The Role of Friends in the Opioid Epidemic
Effrosyni Adamopoulou et al.
NBER Working Paper, January 2024 


The role of friends in the US opioid epidemic is examined. Using data from the National Longitudinal Survey of Adolescent Health (Add Health), adults aged 25-34 and their high school best friends are focused on. An instrumental variable technique is employed to estimate peer effects in opioid misuse. Severe injuries in the previous year are used as an instrument for opioid misuse in order to estimate the causal impact of someone misusing opioids on the probability that their best friends also misuse. The estimated peer effects are significant: Having a best friend with a reported serious injury in the previous year increases the probability of own opioid misuse by around 7 percentage points in a population where 17 percent ever misuses opioids. The effect is driven by individuals without a college degree and those who live in the same county as their best friends.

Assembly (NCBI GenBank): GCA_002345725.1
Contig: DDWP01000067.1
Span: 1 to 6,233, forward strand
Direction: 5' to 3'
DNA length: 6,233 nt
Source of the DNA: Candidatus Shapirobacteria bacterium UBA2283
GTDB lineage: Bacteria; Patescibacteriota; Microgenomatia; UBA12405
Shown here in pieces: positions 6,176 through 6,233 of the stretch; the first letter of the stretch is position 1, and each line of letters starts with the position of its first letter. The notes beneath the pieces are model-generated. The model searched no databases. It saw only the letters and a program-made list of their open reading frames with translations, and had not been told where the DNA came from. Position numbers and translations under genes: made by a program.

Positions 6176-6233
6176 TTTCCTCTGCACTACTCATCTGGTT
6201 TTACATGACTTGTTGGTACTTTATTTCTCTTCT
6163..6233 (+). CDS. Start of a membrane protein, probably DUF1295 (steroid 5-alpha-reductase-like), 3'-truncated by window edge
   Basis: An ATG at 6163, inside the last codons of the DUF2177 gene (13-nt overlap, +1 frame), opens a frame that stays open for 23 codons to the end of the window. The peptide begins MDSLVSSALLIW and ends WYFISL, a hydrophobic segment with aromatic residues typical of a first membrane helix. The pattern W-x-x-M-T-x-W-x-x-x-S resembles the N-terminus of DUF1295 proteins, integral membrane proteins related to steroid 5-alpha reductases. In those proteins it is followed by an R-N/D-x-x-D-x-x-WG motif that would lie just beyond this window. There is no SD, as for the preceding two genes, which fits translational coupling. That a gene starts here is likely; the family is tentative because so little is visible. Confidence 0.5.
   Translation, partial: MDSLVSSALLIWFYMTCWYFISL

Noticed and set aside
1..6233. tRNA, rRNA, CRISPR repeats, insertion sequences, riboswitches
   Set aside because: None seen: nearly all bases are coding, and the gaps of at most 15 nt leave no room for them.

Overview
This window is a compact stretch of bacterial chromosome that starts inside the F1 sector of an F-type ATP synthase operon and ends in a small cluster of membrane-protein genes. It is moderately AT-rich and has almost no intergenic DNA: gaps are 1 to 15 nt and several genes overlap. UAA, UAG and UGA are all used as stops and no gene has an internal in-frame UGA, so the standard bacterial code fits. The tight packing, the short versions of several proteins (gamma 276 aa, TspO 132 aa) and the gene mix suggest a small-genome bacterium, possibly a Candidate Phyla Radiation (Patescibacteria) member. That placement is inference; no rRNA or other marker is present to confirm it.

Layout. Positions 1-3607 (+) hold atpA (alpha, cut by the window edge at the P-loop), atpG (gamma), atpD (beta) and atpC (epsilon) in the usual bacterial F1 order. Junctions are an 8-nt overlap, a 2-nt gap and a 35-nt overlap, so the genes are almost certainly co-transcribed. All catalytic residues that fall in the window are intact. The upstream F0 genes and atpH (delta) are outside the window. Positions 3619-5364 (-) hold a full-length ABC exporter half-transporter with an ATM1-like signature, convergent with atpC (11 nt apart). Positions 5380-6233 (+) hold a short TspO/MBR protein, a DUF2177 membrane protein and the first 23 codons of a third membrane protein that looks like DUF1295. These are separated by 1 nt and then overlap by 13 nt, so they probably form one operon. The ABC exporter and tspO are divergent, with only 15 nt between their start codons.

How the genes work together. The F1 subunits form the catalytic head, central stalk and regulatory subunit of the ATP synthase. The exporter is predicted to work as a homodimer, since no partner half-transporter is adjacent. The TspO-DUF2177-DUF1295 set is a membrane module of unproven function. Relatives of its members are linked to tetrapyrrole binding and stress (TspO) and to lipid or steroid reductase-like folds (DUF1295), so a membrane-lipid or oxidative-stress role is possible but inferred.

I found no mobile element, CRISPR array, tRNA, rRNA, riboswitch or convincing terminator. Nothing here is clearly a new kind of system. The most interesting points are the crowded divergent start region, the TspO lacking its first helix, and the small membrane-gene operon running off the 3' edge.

Cannabis Retailer Communication About Cannabis Products, Health Benefits, and Risks: A Mystery Shopper Study of Licensed Retailers in Five U.S. Cities
Katelyn Romm et al.
Journal of Studies on Alcohol and Drugs, January 2024, Pages 100-108 

Method: In Summer 2022, mystery shoppers audited 140 licensed cannabis retailers in 5 cities in states with established nonmedical (i.e., recreational) cannabis sales and diverse regulations (Denver, Colorado; Seattle, Washington; Portland, Oregon; Las Vegas, Nevada; Los Angeles, California). Descriptive and bivariate analyses characterized retail personnel communication overall and across cities.